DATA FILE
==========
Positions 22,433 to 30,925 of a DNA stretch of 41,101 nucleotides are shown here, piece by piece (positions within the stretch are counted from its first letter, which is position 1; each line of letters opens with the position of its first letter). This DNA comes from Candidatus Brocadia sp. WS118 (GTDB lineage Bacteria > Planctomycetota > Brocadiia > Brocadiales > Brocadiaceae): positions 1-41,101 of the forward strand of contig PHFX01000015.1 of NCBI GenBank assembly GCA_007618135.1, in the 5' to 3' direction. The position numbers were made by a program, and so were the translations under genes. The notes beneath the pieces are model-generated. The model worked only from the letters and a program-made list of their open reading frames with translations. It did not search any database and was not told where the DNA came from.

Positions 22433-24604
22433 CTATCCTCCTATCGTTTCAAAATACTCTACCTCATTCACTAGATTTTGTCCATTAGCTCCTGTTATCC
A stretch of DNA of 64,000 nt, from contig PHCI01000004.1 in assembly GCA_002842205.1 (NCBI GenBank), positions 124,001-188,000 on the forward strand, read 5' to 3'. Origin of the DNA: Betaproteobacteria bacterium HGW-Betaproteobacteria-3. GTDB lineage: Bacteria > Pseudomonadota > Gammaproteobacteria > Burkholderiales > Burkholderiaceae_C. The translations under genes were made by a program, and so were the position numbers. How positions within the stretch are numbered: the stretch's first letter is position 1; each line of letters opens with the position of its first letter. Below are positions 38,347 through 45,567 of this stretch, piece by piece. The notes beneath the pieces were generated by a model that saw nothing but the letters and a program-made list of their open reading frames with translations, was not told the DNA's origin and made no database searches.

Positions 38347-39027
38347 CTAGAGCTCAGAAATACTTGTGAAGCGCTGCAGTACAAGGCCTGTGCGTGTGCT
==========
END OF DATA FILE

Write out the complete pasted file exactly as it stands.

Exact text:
Positions 22,433 to 30,925 of a DNA stretch of 41,101 nucleotides are shown here, piece by piece (positions within the stretch are counted from its first letter, which is position 1; each line of letters opens with the position of its first letter). This DNA comes from Candidatus Brocadia sp. WS118 (GTDB lineage Bacteria > Planctomycetota > Brocadiia > Brocadiales > Brocadiaceae): positions 1-41,101 of the forward strand of contig PHFX01000015.1 of NCBI GenBank assembly GCA_007618135.1, in the 5' to 3' direction. The position numbers were made by a program, and so were the translations under genes. The notes beneath the pieces are model-generated. The model worked only from the letters and a program-made list of their open reading frames with translations. It did not search any database and was not told where the DNA came from.

Positions 22433-24604
22433 CTATCCTCCTATCGTTTCAAAATACTCTACCTCATTCACTAGATTTTGTCCATTAGCTCCTGTTATCC
A stretch of DNA of 64,000 nt, from contig PHCI01000004.1 in assembly GCA_002842205.1 (NCBI GenBank), positions 124,001-188,000 on the forward strand, read 5' to 3'. Origin of the DNA: Betaproteobacteria bacterium HGW-Betaproteobacteria-3. GTDB lineage: Bacteria > Pseudomonadota > Gammaproteobacteria > Burkholderiales > Burkholderiaceae_C. The translations under genes were made by a program, and so were the position numbers. How positions within the stretch are numbered: the stretch's first letter is position 1; each line of letters opens with the position of its first letter. Below are positions 38,347 through 45,567 of this stretch, piece by piece. The notes beneath the pieces were generated by a model that saw nothing but the letters and a program-made list of their open reading frames with translations, was not told the DNA's origin and made no database searches.

Positions 38347-39027
38347 CTAGAGCTCAGAAATACTTGTGAAGCGCTGCAGTACAAGGCCTGTGCGTGTGCT